There is a secret I have been keeping from you! It wasn't deliberate, I just haven't been able to return to this little space sooner.
I turned 30 last week!!! But I bet you are wondering how I feel about it, huh? Fine actually, in fact better than fine. There is something about progressing through life that makes me feel more substantial as a person, like somehow with 30 years under my belt I'm a little more capable and stronger.
|It snowed on my birthday!|
I was recently reflecting on the wellness series I held in January with our four guests. Have you also found yourself pondering over their interviews since then? Here are some of their words of wisdom that come back to me often.
Milena (Skin Care): "...our skin is our largest organ and, although it does a great job of maintaining a barrier between what is inside versus outside of our bodies, it is permeable and anything we apply to the surface of our bodies is going to be absorbed and thus circulated elsewhere…"
Tammy (Mind, Consciousness, and Thought): "The outside world has no power to make us feel good or bad, happy, stressed or depressed. We are the creators of our worlds. Clients who catch even a glimpse of this understanding find that once they understand where their health and wellbeing comes from (themselves) they finally can experience the changes they have been chasing for so long."
Laura (Yoga & Ayurveda): "Ayurveda’s first principle is that every person…..has a unique path, and a unique set of circumstances. Start with compassion. Begin by listening. Honor yourself. Recognize that you are worthy...wise. You are nature, too, and you have all nature’s intelligence and healing power inside of you."
"Consistency is the key that turns Yoga from ordinary to extraordinary. The Yoga Sutras call this "Abhyasa & Vairagya,” stating that consistent action with non-attachment to the outcome will give you success in practice."
Maria (Overall Wellness): "….live in the “here and now” or “in the present” for as much of the time as possible, given this makes us realize what we are thinking, feeling, and doing. Another aspect is “to accept” what comes, good or bad, without rejecting it."
As you have probably gathered, wellness and well-being are big-ticket items in my life. I am currently studying at the Institute for Integrative Nutrition to become a Holistic Health Coach. So wellness is not only a personal priority but also my passion to explore deeper and help others work towards.
I believe that no matter where we are in life, we all have the right to strive for wellness. Yet we often (myself included) toss it aside saying we are too busy. But if we don't prioritize taking care of ourselves, how can we enjoy our lives or give our best to the things we are passionate about like our families, friends, and careers?
So what if we changed the way we thought about wellness? What if it we saw wellness as a mindset, a way of thinking, and found small ways to work this mindset of wellness into our lives?
Wellness is not something we perfect. Rather it's a lifestyle of sorts, a way of being, that we slowly chip away at over time. It's a deeper form of health, rooted in self-love, self-respect, and self-trust. It's about whole nourishment, finding what uniquely nourishes us on all levels, and making small choices that make us feel good from the inside out. It looks something like this: choosing to fill our mind with thoughts of gratitude, finding ways to naturally fit movement into our daily routine and bring more whole foods into our meals, being patient and forgiving with ourselves, and allowing ourselves to feel the way we feel, process it, but trust our resilience to spring back from it.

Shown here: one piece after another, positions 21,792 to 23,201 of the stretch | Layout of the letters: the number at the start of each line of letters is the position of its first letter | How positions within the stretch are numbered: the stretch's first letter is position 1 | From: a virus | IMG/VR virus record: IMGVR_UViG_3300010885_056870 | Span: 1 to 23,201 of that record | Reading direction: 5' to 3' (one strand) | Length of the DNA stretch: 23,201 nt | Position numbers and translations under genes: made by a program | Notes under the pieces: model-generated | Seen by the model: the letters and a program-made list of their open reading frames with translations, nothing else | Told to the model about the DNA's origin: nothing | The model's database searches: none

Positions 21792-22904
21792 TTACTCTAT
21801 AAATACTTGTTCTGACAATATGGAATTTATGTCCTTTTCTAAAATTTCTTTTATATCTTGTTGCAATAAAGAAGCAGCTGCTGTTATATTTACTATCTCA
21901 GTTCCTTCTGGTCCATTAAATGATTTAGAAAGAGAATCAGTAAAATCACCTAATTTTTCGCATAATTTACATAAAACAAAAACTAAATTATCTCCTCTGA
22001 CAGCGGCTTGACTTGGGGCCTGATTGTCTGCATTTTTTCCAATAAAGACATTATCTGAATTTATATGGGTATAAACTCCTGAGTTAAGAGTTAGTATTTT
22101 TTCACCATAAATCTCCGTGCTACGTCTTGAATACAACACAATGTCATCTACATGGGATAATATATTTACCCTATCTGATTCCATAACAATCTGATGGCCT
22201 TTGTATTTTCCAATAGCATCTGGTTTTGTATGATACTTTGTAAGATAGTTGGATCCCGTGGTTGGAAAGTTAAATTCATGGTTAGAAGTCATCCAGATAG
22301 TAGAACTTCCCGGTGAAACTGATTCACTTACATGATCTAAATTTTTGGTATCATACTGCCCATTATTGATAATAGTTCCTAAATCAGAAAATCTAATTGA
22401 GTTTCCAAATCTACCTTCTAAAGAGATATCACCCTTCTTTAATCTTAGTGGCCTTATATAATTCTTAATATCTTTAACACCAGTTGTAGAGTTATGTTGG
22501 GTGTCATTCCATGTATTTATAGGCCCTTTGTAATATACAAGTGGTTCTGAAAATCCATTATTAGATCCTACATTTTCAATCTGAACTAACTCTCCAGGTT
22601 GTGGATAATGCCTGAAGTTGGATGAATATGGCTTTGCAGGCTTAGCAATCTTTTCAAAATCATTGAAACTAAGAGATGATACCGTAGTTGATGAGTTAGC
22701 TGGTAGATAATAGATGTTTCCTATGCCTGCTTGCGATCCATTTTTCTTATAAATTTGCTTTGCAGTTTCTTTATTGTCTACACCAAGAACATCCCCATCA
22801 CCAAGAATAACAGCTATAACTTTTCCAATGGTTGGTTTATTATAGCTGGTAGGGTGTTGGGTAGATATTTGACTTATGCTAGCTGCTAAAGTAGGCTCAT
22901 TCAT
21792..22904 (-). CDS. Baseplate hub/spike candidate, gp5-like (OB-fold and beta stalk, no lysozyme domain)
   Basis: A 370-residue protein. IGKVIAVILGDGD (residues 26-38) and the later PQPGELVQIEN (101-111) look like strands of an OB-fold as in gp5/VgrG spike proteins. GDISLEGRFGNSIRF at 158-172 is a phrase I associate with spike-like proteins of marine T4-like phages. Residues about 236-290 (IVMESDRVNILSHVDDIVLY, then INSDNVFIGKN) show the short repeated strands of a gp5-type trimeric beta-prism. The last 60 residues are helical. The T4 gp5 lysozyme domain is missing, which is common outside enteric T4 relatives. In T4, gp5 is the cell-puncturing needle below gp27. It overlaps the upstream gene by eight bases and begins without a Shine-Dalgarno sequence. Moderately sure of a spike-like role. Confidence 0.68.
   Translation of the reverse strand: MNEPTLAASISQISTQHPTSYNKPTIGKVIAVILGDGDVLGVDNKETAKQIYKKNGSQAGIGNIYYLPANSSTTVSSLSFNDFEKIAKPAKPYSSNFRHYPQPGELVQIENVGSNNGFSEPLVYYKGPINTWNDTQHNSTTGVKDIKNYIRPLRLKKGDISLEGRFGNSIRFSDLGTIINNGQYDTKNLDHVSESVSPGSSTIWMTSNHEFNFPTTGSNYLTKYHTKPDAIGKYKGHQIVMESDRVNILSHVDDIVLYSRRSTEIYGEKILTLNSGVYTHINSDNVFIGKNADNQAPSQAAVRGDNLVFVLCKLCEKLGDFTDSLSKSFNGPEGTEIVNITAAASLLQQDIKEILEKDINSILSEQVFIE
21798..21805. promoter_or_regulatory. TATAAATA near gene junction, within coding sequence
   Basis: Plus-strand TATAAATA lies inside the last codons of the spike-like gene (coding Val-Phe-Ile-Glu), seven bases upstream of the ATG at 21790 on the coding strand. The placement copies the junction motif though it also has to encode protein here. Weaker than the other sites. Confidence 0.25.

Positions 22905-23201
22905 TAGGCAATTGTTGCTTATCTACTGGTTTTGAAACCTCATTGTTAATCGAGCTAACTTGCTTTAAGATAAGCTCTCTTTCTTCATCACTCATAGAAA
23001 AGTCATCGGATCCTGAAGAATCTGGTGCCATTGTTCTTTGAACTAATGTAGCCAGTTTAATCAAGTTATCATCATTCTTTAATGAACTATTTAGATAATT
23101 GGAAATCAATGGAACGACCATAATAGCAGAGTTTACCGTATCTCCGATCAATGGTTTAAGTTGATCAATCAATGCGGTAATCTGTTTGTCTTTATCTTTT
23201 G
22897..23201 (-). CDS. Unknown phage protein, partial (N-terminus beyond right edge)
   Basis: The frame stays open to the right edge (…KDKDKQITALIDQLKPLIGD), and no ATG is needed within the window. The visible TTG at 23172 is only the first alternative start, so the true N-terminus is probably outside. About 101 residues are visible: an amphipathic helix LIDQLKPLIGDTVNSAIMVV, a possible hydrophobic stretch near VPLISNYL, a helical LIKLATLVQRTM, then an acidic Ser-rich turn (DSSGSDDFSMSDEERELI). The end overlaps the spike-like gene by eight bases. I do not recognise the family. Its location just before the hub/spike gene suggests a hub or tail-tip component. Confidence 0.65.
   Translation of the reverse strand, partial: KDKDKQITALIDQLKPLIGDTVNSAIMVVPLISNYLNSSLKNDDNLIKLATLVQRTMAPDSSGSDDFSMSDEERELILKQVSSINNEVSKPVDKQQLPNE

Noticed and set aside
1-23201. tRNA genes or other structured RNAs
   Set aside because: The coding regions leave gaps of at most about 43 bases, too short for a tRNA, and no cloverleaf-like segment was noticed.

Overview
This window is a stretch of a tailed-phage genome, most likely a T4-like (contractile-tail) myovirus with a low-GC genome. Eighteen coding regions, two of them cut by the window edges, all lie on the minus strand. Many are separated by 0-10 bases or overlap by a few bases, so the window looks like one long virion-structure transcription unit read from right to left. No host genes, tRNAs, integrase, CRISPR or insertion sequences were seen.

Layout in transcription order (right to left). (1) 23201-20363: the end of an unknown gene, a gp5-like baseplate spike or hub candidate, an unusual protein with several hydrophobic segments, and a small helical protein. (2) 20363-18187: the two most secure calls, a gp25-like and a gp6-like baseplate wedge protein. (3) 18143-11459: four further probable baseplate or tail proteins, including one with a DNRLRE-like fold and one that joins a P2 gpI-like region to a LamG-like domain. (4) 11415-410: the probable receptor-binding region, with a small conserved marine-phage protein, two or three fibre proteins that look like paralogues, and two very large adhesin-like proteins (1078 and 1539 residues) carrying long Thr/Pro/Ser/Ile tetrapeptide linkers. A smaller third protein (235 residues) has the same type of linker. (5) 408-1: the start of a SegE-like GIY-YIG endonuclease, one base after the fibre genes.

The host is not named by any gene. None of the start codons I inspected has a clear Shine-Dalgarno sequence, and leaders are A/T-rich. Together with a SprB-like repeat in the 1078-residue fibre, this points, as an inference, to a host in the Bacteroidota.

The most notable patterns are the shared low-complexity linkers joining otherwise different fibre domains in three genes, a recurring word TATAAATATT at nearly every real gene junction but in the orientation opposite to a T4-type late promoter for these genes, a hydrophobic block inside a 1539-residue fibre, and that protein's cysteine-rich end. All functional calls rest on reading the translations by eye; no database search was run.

Even more importantly, wellness is about bringing mindfulness to the present, acknowledging that life has ups and downs and that it's okay if we don't always give enough attention to ourselves. It's about trusting that life is cyclical and that time to focus on ourselves will come back around and our priorities will balance out over the course of the week or month or year.
So when it comes to age, if wellness is a priority, I will argue that age is just a number. Age only matters in the context of being mindful of what our body is telling us, adapting to its needs over time, but as Maria says, accepting what comes, and finding the unique balance that is right for each of us as individuals.
This buttermilk pie was my birthday cake. It's a classic from my childhood, one of my grandmother's many specialties. It nourishes me on a deeper level because it reminds me of my happy childhood and the strength of the women in my family; my Mom, my Grandmother, and my Aunts.
I'm going to be short and sweet here. You simply don't mess with your grandmother's classics. Trust me, I've tried. It does not work. The beauty of this buttermilk pie is in it's simplicity. While I did cut down a bit on the amount of butter and sugar, I've brainstormed this with my mom and Aunt Anna and have decided that a plain pie crust and plain butter and sugar allow the delicate tang and richness from the buttermilk to shine through. Sometimes this is what we need. Simple is best.
Old-Fashioned Buttermilk Pie
Slightly adapted from my grandmother's recipe
Favorite basic pie crust, unbaked
1/3 cup (76 gr) butter, at room temperature
1 cup sugar
3 Tbsp flour
1 tsp. vanilla extract
2 tsp. lemon juice
1 cup buttermilk (full fat please!!)
Preheat oven to 350 F (176 C).
Grease a 9 inch pie plate. Line plate with pie crust.
In a medium mixing bowl, cream butter and sugar with a hand mixer until fluffy and sugar is dissolved. Mix in remaining ingredients until everything is well combined, don't over mix. Pour into unbaked pie crust and bake for 40-50 minutes, until center is set and a knife comes out clean from center.
Let cool slightly, but best served warm!